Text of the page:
One by one, each lady was called for their exams. I sat there patiently waiting. After a few minutes I started hearing a sound in the hallway… As it got closer it sounded like an older woman who was saying “aaaaah” (a painful “aaaah”, not a relaxing “aaaah”) with each step she took. Half a minute later the older woman came in the room with her walker. She was, as I assumed, moaning in pain with each step. I felt so bad. She looked as if she suffered from arthritis throughout her whole body, and my heart went out to her. No one should be in that much pain. Then I took a closer look at her. Grandma was rocking some Juicy Couture pants with the word ‘JUICY’ on topped of her obviously diapered behind. She also had about a pound of eye makeup on and tons of jewelry. Even though she was in obvious pain, she took the time to make herself her own kind of fabulous.
My turn finally came and I was called into the x-ray room. Nothing too special, creepy or weird about that. The technician that helped me was kind and courteous… But it ended up being one helluva photo shoot. The technician prepared the barium “drink” which I had heard tasted horrific. He gave me clear instructions: take a mouthful, wait until I tell you, then swallow. No biggie. I didn’t expect to have to have about 15 different scans taken in 15 different positions… “Turn to the right.” “Turn more to the right.” “Face forward.” “Lay on your left side.”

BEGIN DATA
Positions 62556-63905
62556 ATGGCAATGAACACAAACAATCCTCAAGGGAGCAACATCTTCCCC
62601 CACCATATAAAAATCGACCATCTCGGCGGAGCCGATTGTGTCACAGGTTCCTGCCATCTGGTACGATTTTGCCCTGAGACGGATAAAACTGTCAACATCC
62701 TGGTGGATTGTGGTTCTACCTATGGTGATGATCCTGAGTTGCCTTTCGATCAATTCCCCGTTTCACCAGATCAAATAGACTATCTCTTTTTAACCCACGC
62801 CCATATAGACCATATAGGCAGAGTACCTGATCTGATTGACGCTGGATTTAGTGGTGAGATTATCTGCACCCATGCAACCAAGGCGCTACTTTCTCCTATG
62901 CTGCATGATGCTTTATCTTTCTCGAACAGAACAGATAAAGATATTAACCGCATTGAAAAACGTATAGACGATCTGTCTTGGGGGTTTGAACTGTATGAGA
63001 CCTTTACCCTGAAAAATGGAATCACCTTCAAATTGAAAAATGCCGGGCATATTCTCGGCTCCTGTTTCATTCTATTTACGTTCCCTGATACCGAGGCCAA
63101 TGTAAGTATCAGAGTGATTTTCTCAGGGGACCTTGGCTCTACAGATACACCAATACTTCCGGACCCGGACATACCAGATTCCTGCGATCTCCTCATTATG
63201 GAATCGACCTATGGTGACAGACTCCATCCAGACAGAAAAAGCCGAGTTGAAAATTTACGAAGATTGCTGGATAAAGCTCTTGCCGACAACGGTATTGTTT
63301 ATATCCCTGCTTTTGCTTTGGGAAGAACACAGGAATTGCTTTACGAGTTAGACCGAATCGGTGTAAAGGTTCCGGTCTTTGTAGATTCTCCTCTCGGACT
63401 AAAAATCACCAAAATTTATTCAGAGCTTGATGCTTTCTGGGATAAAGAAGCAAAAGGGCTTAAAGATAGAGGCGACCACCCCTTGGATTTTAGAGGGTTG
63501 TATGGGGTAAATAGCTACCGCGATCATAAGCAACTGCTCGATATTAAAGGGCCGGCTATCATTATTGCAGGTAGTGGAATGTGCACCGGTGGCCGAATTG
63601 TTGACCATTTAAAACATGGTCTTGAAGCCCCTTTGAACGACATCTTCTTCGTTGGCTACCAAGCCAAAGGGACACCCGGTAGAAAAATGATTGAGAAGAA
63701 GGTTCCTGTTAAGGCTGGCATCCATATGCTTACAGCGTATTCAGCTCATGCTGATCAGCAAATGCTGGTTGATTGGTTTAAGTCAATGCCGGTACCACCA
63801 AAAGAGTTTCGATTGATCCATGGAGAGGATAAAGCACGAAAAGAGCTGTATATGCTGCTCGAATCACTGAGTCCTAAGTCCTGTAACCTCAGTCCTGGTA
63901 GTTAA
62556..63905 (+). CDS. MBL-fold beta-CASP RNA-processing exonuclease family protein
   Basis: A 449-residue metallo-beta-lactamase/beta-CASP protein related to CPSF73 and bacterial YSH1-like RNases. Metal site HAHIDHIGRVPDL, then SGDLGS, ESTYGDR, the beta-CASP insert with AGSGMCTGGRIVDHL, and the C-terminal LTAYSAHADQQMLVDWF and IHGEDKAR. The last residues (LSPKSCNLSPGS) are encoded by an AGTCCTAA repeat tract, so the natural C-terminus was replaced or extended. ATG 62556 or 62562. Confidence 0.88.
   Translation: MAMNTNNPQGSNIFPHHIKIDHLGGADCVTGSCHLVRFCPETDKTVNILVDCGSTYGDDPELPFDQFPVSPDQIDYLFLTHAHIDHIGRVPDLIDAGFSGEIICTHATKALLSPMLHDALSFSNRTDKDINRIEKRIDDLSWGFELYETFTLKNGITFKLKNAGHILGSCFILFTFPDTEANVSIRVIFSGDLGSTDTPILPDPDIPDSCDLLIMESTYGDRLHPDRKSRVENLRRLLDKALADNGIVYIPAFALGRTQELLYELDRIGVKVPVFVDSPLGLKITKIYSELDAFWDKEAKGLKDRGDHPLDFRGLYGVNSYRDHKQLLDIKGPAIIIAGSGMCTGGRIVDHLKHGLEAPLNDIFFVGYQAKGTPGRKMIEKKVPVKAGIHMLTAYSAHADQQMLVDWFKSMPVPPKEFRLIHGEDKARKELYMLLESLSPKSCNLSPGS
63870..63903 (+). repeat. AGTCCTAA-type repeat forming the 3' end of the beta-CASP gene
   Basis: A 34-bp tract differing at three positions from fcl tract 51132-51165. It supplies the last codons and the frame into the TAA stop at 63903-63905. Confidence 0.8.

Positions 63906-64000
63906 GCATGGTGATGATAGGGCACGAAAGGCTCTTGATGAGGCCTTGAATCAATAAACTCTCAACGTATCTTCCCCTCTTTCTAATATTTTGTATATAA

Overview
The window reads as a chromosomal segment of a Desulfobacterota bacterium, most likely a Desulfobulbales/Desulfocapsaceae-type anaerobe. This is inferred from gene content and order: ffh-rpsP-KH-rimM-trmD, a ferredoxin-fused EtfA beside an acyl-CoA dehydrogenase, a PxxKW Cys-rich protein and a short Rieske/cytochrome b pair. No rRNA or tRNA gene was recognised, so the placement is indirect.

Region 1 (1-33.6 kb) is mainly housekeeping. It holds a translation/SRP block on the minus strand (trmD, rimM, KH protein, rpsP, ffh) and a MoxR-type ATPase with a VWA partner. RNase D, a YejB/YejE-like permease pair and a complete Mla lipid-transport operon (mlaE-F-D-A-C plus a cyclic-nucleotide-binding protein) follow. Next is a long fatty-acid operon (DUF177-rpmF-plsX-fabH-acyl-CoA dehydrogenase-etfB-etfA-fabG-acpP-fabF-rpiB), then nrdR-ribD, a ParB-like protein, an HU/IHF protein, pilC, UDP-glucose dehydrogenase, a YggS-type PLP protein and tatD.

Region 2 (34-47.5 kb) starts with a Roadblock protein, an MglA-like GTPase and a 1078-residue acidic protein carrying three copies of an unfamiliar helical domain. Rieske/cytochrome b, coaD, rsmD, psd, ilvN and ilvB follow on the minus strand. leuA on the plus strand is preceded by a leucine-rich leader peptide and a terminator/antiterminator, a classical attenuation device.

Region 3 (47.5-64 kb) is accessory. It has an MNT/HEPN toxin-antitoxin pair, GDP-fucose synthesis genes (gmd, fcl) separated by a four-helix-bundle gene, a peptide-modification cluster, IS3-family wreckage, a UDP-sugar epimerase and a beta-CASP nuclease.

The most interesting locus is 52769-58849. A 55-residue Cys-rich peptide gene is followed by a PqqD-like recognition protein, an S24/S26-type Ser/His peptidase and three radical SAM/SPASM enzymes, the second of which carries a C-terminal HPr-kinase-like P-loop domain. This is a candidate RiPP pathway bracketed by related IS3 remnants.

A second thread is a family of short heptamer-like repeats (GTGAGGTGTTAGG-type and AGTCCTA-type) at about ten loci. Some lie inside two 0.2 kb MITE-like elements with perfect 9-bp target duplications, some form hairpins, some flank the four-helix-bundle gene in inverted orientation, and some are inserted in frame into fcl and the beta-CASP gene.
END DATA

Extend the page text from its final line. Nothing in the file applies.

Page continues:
On and on and on it went. Quite honestly, taking so many different scans wasn’t the issue, it was the barium. The first gulp was incredibly misleading. It was tasteless, but very thick and a little chalky. After the first gulp I imagine that the x-rays would be a piece of cake.
After over 10 gulps I felt like I was hooked up to a cement truck. It was disgusting and uncomfortable… It was hard to not throw up…
I had to turn and move so much that my mumu/hospital gown didn’t want to cooperate and I had to be TAPED into the gown. It was enough trying not to hurl on the very expensive equipment, but it was mortifying that the technician had to quickly tape my gown together to not see any of my goodies.
As soon as I was done with the exam I hauled booty to the changing room and was back to “normal” Angie in about 15 seconds.
Lessons learned: Shave your legs before ANY appointment…